If has close cooperation with its suppliers, and the company performs regular monitoring, using reporting and physical meetings. If assesses all new and large existing suppliers and performs random checks to ensure compliance with If’s policies (e.g. Supplier Code of Conduct). If non-compliance is detected, a supplier audit is one possible action that can be taken. The first step to remediate non-compliance is to verify what has happened and investigate the reasons leading to it. Depending on the findings, corrective actions taken can be, for example, improvement of processes, correction of mistakes (e.g. errors in invoicing), or refunds. If the error or contract breach is major, it may result in termination of the contract.

Due diligence process for suppliers and business partners

Due diligence process for suppliers and business partners


Employee training

If’s purchasing managers in claims handling, the heads of premises, and purchasers in If’s Group Services and the legal counsels receive training on the Supplier Code of Conduct. Purchasing managers in claims handling also receive training on the sector-specific requirements.

Over 95 per cent of Topdanmark’s suppliers are located in Denmark, with the rest, mainly IT software suppliers, based across the globe. Topdanmark maps Tier 1 suppliers (direct suppliers) according to service/product category and expenditure. In certain contracts with additional legal precautions or regulations (e.g. outsourcing), Tier 2 suppliers handling personal data or similar have also been mapped. 

Supply chain programme

Topdanmark has a supply chain programme, which consists of the following:

  • Supplier Code of Conduct, which sets minimum requirements for suppliers who supply goods and services to Topdanmark via a contractual relationship, and which must be integrated into new contracts and renegotiated into existing ones. Topdanmark’s Supplier Code of Conduct also applies to third parties.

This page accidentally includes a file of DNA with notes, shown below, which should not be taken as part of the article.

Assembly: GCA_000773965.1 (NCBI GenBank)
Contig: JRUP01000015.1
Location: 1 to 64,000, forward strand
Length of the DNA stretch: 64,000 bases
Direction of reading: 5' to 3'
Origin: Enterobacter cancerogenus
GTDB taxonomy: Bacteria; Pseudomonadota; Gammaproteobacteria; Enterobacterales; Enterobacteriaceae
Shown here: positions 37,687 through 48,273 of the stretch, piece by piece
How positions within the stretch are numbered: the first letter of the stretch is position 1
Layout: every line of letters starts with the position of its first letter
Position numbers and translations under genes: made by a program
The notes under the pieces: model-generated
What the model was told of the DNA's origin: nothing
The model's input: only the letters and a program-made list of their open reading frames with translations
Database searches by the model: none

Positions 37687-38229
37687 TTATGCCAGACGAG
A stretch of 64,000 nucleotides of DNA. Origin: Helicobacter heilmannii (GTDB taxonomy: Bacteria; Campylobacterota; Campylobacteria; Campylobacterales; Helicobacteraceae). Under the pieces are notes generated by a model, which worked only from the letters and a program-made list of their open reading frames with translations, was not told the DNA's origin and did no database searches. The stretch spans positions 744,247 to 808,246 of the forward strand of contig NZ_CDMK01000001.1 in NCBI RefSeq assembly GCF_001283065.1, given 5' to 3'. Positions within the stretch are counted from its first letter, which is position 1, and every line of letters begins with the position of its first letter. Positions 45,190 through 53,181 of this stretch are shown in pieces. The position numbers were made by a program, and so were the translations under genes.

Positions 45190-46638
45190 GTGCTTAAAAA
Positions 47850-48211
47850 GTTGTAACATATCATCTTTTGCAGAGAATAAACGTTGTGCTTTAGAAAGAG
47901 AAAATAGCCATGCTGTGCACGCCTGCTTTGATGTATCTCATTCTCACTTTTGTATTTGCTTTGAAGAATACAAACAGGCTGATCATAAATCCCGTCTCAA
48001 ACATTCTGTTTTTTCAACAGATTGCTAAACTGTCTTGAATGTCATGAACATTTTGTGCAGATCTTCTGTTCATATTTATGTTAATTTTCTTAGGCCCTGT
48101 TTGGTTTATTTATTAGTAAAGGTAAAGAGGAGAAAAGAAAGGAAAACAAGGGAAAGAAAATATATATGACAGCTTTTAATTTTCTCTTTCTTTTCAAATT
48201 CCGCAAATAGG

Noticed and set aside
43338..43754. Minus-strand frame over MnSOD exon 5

• Additional contractual requirements (e.g. reduction of GHG emissions, circular economy) for selected suppliers, where it is considered relevant based on an overall analysis. 
  • An ESG focus group of suppliers drawn from several supplier categories.
  • Auditing of selected suppliers with specific contractual ESG requirements.
  • Steering procurement of office supplies (e.g. pens, paper, materials for fairs) to more sustainable options. 

Supplier risk assessments and audits

Topdanmark has an ESG focus group of suppliers consisting of several supplier categories that have been selected based on criteria such as sector-specific ESG risks, geography, supply chain, market dynamics, expenditure, and size. For the suppliers in the focus group, Topdanmark performs an ESG screening consisting of a questionnaire. The questionnaire includes screening of environmental and human rights performance and labour practices. All suppliers are scored based on the responses to the questionnaire, and the score is communicated to the supplier. If necessary, Topdanmark can have a dialogue with the supplier. The ESG screening is integrated into the supplier selection process.

Employee training

Topdanmark employees in purchasing departments receive guidelines from Topdanmark’s Sustainability unit on the Supplier Code of Conduct and ESG screening of suppliers.

Sustainability strategies of suppliers

Hastings works with its suppliers to highlight the importance of sustainability within the supply chain. By communicating the company’s values and principles to suppliers, Hastings’ intention is to align the supplier’s own sustainability strategies with those of Hastings to ensure that the company is able to provide the best service, products, and pricing to its customers. 

Supplier risk assessments and audits

Hastings conducts due diligence assessments on all suppliers in accordance with the company’s Procurement and Supplier Relationship Management Policy. Due diligence carried out on individual suppliers is proportionate to the size and potential impact on Hastings’ business operations. Sustainability is a key part of Hastings’ due diligence process. Critical suppliers are subject to ongoing reviews throughout the year, on a monthly and quarterly basis.